Mobile UI designers need to understand that users don't have any waypoints to navigate its functionalities. Functionalities and waypoints that seem obvious to the development team might not be so for first-time users. Proper beta testing comes up as a solution enabling designers/developers to understand how users perceive an App.

Clear Purpose (Use-Cases Defined with Design)

Apps should be designed to solve problems, fill a niche, or offer a specific service rather than to simply follow a trend. The Mobile apps design process should have clear intentions and purposes.

The app's purpose affects every step of its design and development, right from the wireframe format to the aesthetics of its buttons.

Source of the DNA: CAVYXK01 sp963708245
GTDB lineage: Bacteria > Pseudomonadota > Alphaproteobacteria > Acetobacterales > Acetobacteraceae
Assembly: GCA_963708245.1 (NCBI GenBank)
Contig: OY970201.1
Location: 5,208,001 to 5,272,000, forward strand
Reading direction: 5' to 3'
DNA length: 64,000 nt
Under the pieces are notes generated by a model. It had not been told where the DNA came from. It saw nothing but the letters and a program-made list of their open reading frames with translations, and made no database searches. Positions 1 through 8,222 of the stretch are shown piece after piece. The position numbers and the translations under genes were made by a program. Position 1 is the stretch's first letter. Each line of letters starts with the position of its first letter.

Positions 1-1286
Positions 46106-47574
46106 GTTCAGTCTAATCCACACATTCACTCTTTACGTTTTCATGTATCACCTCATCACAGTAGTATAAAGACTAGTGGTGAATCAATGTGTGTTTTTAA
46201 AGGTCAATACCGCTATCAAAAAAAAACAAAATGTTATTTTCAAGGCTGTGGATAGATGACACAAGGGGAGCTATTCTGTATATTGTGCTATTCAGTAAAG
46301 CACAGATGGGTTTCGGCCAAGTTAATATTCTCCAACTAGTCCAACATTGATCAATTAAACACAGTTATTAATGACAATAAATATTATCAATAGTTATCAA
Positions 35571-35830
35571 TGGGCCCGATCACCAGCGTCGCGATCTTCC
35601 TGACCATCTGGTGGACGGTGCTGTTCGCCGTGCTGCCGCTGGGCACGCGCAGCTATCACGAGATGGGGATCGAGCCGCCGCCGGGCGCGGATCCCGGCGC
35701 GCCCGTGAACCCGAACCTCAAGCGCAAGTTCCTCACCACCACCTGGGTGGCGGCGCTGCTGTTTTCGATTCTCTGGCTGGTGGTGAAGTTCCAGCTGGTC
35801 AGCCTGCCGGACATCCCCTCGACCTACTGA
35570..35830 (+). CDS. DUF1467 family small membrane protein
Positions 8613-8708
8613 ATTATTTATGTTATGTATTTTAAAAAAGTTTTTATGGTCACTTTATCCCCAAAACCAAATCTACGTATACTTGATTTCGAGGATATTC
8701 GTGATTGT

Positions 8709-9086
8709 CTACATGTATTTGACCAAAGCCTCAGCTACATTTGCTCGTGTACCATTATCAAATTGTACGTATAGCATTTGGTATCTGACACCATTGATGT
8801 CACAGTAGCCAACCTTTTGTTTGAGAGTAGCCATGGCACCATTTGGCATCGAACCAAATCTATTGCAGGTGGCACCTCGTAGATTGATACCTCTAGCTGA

With a clear purpose, each piece of the app will function in tandem with the other as a whole.

The mobile app needs to communicate its vision and purpose clearly to potential users. A user needs to know how the app will improve life or provide enjoyment and comfort. Conveying an App's purpose is essential both in the development phase and once it is in the hands of a user.


Optimized User Flow (Intuitive Navigation)

Designers/developers should thoroughly plan the apps UX architecture before jumping into development and app designing. Even before the wireframing stage, the user flow should be properly mapped out while appreciating UX and necessary navigational logic within the app.

As a rule of thumb, designers should always keep the big picture in mind once the design process begins. The aesthetic of the app should evoke and reinforce user flow.


Streamlined Feature Sets (Feature Definition)

Overstuffing a mobile App with features can lead to a very disorienting experience. Moreover, an overloaded App would be difficult to market.